Tyrone (Tir Eoghain)
There are nearly one thousand standing stones in County Tyrone, a testament to the Stone Age people who passed through the county over the centuries.
Apart from Omagh, the county town, Cookstown (famous for its sausages) and Dungannon the landscape is almost empty of men but rich in prehistoric and Celtic remains.
Well known neolithic sites here include the Beaghmore stone circles near Cookstown which were uncovered only 40 years ago, and the chambered cairn of Knockmany at the top of a steep wooded hill north of Clogher.
If you are interested in this period, the Ulster History Park near Gortin Glen Forest Park is well worth a detour.
From the seventh to the 12th century, crosses and High Crosses went up all over Christian Ireland and there is a superb example of this peculiarly Irish art, 18-l/2 feet high, at Ardboe. Another, not quite so tall, stands at the top of the main street in Donaghmore village.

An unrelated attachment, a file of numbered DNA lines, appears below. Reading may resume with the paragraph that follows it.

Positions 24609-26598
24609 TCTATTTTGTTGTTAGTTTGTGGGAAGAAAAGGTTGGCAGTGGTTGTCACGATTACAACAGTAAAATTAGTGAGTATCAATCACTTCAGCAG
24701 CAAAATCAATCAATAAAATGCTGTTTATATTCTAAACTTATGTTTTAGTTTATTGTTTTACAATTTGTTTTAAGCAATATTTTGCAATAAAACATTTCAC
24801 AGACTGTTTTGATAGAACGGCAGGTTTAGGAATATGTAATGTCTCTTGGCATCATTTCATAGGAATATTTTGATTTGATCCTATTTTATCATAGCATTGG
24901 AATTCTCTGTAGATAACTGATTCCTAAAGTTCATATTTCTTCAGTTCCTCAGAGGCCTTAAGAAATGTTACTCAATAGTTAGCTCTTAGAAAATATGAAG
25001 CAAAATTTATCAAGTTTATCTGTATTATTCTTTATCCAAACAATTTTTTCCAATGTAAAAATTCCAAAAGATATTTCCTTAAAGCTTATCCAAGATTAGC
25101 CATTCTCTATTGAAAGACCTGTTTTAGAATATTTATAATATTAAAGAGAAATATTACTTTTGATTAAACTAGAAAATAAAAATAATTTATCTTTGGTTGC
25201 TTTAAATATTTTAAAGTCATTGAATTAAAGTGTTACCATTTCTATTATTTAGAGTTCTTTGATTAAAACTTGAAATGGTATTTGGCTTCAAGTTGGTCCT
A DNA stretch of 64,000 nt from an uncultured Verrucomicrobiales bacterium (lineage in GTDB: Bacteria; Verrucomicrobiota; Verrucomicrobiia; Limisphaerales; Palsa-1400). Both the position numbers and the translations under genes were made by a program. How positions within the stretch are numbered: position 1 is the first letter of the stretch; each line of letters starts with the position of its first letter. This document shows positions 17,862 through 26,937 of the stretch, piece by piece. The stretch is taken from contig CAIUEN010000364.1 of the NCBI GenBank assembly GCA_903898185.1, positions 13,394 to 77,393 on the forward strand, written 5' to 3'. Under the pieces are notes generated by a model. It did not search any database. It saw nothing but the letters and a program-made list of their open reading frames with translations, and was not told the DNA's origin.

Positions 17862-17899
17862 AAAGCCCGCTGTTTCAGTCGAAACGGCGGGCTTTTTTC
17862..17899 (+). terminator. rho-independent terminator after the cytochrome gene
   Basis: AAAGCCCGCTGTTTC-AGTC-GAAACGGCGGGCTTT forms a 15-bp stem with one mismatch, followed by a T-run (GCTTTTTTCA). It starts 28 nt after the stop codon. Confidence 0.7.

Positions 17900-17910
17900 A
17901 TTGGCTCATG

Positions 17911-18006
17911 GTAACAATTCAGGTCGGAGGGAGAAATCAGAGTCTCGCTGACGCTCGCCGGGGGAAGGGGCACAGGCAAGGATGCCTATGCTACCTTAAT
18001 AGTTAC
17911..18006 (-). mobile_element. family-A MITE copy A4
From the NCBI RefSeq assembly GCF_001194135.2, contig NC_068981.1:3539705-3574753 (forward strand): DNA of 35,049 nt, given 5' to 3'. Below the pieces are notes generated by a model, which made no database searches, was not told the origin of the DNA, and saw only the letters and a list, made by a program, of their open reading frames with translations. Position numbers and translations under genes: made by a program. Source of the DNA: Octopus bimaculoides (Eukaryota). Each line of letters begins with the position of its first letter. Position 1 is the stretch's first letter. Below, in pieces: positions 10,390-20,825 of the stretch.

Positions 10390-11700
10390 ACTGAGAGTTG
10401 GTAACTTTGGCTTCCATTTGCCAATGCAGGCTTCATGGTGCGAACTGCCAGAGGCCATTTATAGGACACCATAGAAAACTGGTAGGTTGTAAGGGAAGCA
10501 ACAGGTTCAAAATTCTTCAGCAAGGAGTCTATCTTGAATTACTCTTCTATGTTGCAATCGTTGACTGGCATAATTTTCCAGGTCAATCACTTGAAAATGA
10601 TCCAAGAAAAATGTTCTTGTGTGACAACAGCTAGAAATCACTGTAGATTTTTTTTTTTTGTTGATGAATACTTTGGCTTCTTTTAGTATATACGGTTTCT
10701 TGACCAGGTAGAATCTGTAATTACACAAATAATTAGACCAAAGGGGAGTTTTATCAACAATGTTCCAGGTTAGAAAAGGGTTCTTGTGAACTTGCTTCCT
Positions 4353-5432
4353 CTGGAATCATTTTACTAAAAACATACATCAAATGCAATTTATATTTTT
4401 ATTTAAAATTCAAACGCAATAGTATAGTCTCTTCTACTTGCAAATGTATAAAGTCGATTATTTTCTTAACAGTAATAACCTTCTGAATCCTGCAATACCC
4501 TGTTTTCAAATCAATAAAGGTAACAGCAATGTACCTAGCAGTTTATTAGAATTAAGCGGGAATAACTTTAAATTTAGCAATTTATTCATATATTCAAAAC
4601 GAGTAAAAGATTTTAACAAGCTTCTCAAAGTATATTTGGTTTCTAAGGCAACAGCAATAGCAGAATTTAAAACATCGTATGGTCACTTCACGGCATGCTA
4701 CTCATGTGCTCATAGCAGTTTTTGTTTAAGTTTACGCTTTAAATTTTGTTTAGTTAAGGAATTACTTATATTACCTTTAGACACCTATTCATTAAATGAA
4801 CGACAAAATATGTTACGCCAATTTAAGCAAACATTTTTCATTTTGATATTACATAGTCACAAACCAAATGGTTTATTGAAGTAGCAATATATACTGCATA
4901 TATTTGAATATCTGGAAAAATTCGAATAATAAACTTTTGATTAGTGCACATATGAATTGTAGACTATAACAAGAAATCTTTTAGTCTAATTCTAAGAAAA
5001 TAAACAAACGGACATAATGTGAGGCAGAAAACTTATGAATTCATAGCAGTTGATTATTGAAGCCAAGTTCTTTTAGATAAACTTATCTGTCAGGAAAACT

The chief crowning place of the Tyrone O’Neills was Tullaghoge Hill where there is a fine view of the old kingdom of Tyrone from the top. The crowning took place, it’s said, ‘amid the clang of bucklers and a hundred harps’.
The Ulster American Folk Park at Camphill, Omagh, pays tribute to the mark the Irish made on north America and in particular the Ulster Scot Presbyterian settlers of the 18th century.
Near Strabane, is the ancestral home of Woodrow Wilson, 28th president of the US. The farm is still occupied by Wilsons, who will show callers round the house.